11. chken

    chken
    Minister of Fire 2.
    NULL
    

    Dec 7, 2013
    1,136
    244
    Loc:
    Maine
    Before considering a 2nd pellet stove, could you replace the LP furnace/boiler with a pellet furnace/boiler? Then you could remove your other pellet stove as well.
     
    Stop hovering to collapse... Click to collapse... Hover to expand... Click to expand...
    boomhour likes this.
  12. Snowy Rivers

    Snowy Rivers
    Minister of Fire 2.
    NULL
    

    Feb 7, 2010
    1,795
    305
    Loc:
    NW Oregon
    Yup yup

    Drooooooooooooooooooling. :)

    First off, Li'll O'l meeeeee is of the fair sex, sorry, no guy here. ()

    We do indeed run three stoves.

    We run two Whitfields, one large, one small and feed them a diet of nut shells.

    We heat a 2400 ft ranch style home.

    The third stove is a Quadrafire 1000 of 1993 vintage. It gets pellets only as the auger will not deliver the shells to the drop tube.

    We keep the Quad stoked and ready to go, and the stat set about 65 F and if we are in real cold weather, or need to leave for the weekend ??? the Quad can keep the house comfy.

    Been doing the pellet stove thing since 1992 and am a firm believer in the more is better idea, well at least to a point.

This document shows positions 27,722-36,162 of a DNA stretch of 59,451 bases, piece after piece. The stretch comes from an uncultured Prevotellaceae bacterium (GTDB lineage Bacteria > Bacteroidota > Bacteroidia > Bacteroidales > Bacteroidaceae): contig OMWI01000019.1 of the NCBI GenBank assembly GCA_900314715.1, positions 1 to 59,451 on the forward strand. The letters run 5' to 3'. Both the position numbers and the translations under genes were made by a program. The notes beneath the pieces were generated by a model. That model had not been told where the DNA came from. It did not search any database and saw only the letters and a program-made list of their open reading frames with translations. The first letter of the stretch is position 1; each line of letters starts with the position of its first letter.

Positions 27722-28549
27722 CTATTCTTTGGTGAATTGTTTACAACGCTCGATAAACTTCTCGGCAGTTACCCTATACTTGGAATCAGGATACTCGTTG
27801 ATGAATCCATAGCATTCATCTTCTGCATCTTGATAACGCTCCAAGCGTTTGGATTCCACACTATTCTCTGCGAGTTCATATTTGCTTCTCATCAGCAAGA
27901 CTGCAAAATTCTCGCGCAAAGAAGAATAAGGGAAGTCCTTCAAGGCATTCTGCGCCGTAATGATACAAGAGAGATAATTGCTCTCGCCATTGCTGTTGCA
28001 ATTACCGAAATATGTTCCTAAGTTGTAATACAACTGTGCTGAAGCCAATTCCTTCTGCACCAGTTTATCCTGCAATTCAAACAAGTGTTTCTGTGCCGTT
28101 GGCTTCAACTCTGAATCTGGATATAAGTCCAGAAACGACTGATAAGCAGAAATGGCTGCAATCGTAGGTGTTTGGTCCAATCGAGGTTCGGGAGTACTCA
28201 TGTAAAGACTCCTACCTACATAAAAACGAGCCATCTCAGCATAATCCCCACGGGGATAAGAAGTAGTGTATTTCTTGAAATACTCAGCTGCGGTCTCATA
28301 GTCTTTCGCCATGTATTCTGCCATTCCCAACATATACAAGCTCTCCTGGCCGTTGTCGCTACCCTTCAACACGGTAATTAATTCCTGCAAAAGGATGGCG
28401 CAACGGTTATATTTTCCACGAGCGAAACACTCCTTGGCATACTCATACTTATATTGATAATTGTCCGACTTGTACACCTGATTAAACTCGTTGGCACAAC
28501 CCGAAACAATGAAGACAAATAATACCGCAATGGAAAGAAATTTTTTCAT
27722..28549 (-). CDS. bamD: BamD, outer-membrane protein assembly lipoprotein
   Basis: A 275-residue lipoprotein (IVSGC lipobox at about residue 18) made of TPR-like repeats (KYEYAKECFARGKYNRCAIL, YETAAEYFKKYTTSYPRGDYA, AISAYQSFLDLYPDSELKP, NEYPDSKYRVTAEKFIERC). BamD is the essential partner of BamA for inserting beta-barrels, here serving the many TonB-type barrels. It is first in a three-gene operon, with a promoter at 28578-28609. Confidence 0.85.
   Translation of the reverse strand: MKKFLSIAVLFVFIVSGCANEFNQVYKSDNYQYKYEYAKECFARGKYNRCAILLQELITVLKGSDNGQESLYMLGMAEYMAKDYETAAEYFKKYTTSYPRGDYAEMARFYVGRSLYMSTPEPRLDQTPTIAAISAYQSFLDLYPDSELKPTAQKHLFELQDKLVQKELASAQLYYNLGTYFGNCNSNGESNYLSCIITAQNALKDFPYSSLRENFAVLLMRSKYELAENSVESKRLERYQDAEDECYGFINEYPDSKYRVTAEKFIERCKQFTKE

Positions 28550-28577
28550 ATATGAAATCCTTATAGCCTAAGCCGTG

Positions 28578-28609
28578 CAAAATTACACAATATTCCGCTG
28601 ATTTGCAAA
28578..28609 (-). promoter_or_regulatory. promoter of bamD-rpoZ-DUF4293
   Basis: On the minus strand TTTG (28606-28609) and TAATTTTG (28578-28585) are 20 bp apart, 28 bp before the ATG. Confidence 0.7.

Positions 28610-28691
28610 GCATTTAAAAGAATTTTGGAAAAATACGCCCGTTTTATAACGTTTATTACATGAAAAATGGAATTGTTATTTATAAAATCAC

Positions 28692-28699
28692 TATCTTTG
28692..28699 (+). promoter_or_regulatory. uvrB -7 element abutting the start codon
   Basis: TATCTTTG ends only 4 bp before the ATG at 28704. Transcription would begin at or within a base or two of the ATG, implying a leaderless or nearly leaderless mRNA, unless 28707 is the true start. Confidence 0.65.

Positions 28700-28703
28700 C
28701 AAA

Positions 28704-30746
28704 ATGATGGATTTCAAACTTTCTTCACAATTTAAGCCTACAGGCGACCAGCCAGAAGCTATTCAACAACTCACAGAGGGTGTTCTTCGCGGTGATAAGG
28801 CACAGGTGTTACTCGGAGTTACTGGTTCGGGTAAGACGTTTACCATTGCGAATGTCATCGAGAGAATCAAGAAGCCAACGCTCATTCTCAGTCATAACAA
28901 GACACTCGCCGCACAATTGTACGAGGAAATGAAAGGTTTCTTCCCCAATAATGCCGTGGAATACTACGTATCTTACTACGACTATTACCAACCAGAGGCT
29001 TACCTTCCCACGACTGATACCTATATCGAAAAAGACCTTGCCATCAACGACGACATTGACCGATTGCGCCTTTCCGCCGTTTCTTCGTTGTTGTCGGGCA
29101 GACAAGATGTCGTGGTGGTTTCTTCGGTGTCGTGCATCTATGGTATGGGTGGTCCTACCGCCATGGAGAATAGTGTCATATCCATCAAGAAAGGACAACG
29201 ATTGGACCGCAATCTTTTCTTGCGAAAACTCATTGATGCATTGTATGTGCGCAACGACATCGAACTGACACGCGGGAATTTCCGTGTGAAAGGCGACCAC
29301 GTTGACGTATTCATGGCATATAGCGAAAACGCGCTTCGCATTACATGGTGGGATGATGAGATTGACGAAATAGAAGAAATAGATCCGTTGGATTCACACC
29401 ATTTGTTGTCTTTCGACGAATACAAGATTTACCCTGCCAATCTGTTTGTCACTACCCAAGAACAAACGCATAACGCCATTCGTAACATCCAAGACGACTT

Size your second stove so it can handle the extended area of the house, and or if the worst case scenario pops up, your main fails, you can get by while repairs are effected.

    We swap stoves out during cold weather cleanings, by keeping one running and giving the other time to cool out well.

    More stove = "MORE GOODER" HAAAAAAAAAAAA :ZZZ

    Ms Snowy
     
    Stop hovering to collapse... Click to collapse... Hover to expand... Click to expand...
    vgrund likes this.
  13. Snowy Rivers

    Snowy Rivers
    Minister of Fire 2.
    NULL
    

    Feb 7, 2010
    1,795
    305
    Loc:
    NW Oregon
    When it comes to DUST ARRRRRGH
    The shells we burn leave a fine gray ash, and it gets on everything.

    Buttttttttttttttttttttttttttttttt, with our entire heating cost for the season averaging about $100 I am not gonna whine about a spot of dust.

    The nut shells are a waste product that has to be disposed of, and I only have to drive about 5 miles to get it.

    WE use a 3 yard dumpster to haul it, and use about 2-1/2 loads per season, with the balance stored to start the fall with.

    We have been doing this since 92, and this was the reason we got into the pellet stove thing in the first place.

    Had a 1300 ft house in town, and could heat it for $65 per season.